Shoehorning XML

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"As the flashbulbs burst, she holds a smile like someone would hold a crying child."
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Posted on January 20, 2005 12:22 AM in XML
Warning: This blog entry was written two or more years ago. Therefore, it may contain broken links, out-dated or misleading content, or information that is just plain wrong. Please read on with caution.

It's a little crazy how I keep blogging about specific topics and then seeing them covered on a much grander scale in the next couple of days. I recently asked the question "is XML getting old?," in a sort of tongue-in-cheek way, mostly because I realize just how powerful XML really is. Then today I see the question "are extensible programming languages coming?" being posed on Slashdot.

As is usually the case, the most interesting thing about that particular question is some of the answers and/or comments that Slashdotters have posted. For instance, a user called "eln" writes:

XML now is what OOP was 15 years ago: Useful for some things, but shoehorned into every possible application, whether it actually made any sense or not, and whether or not it made things easier or more difficult.

I think the guy (girl?) has a point. XML does get chosen a lot more nowadays when in the past it might not have been. However, I don't necessarily see this as a bad thing. If everybody starts using XML, it's kinda like everyone all of a sudden deciding to code their web pages in accordance with web standards. Sure, the functionality may seem transparent to the end-user, and there might be a little more space involved (well, with the former...probably not the latter), but in the end you've got a whole bunch of applications/websites that can play nice together – whether that means exchanging data with the help of some simple XSL transformations or being viewable in the same standards-compliant browser.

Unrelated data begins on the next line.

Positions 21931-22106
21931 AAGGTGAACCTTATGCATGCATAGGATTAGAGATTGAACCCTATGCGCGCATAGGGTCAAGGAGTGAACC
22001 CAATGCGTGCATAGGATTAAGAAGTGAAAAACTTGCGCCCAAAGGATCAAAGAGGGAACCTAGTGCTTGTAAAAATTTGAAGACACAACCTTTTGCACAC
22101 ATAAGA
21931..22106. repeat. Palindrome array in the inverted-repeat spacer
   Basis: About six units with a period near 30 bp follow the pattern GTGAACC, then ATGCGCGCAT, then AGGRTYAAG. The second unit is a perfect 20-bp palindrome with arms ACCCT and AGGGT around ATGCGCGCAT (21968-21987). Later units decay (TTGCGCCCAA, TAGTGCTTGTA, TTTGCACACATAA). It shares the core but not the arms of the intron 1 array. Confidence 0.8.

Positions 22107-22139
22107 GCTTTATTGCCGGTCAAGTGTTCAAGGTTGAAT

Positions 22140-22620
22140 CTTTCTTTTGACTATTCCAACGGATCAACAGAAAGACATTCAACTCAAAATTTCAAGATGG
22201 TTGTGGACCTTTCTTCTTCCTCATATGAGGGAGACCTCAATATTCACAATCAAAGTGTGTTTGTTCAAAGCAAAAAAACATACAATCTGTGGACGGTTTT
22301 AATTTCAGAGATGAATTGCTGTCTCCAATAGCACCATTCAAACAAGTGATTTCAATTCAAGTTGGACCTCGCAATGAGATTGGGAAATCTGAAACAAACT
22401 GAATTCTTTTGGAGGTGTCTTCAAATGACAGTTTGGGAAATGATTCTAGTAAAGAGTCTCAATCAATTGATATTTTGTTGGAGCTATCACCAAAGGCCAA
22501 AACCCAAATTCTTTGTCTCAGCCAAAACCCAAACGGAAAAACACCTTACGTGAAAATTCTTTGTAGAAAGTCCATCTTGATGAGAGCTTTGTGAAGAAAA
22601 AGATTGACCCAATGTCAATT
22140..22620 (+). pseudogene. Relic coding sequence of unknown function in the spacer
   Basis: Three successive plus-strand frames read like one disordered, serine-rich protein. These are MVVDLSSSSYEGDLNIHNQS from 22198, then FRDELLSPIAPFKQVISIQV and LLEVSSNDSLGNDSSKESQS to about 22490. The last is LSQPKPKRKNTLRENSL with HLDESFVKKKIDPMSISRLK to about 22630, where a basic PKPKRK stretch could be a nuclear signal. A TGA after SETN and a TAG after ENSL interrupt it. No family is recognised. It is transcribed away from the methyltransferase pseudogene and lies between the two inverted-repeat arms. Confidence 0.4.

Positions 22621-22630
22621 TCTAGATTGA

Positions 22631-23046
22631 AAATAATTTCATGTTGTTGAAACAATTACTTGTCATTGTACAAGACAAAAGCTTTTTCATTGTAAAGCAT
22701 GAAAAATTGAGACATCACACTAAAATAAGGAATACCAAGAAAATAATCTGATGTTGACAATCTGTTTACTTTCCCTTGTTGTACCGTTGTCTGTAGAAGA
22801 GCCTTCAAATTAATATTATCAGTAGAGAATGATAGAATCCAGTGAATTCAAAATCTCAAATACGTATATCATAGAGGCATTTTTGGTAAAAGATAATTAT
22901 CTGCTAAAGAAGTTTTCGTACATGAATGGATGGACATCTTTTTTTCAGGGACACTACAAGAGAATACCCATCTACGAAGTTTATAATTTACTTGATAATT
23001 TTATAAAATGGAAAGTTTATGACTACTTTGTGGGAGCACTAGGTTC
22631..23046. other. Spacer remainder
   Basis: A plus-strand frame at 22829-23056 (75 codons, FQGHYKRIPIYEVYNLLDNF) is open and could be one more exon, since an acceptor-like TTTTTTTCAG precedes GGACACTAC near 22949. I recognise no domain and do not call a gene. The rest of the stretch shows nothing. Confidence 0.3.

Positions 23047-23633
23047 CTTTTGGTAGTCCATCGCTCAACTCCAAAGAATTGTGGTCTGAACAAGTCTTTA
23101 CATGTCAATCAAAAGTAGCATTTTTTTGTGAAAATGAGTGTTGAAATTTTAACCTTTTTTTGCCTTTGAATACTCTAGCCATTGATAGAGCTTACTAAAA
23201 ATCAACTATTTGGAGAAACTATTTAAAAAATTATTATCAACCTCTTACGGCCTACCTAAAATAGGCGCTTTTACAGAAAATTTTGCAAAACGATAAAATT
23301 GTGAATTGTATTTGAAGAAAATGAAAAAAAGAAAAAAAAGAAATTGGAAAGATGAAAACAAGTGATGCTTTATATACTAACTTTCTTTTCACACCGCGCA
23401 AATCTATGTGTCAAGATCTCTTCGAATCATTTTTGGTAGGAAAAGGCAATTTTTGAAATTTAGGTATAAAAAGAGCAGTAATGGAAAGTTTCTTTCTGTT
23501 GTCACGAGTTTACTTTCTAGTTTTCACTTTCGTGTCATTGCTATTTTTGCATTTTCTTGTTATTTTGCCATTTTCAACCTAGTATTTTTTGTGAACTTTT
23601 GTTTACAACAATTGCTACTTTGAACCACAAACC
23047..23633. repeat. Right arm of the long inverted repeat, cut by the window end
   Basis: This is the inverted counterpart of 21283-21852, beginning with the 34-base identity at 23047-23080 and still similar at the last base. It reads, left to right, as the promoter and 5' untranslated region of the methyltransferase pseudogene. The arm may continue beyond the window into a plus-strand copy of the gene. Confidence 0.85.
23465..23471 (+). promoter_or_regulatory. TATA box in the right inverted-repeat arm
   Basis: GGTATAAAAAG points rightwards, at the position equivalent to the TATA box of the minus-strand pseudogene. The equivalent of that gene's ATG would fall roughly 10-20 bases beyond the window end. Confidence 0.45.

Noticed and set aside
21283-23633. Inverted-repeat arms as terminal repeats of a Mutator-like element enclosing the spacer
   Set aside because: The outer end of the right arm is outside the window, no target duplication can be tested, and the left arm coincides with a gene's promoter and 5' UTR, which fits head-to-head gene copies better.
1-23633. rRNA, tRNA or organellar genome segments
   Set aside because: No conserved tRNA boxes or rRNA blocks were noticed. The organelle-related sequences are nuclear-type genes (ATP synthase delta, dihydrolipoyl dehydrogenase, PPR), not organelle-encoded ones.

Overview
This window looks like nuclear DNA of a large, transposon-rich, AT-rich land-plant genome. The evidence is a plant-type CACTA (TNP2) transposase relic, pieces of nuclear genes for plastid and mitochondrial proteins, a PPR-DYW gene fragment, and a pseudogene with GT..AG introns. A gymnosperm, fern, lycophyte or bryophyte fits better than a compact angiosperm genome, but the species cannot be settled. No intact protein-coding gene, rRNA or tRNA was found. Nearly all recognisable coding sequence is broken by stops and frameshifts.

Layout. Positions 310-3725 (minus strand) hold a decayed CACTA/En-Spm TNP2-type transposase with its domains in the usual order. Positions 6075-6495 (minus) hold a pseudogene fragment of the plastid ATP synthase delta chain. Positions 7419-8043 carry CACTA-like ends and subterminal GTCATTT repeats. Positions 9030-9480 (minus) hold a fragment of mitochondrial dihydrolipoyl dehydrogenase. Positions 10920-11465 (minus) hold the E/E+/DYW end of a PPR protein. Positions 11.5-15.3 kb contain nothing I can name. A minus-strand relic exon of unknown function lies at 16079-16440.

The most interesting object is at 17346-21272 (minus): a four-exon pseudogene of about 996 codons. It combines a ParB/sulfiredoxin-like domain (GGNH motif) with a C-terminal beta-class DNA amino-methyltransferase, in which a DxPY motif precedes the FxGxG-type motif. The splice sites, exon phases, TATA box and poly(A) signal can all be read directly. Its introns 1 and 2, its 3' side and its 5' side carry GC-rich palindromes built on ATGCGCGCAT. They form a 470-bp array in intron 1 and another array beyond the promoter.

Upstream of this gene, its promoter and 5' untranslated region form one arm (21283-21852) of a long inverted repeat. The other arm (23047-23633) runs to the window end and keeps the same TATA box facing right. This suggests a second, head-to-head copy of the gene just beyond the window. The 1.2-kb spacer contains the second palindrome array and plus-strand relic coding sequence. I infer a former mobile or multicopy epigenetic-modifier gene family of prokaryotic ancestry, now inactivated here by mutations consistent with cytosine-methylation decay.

I have to admit, though, I think the idea of an XML-based programming language is a little far-fetched. There is definitely a middle-ground here that a little common sense should help to uncover.

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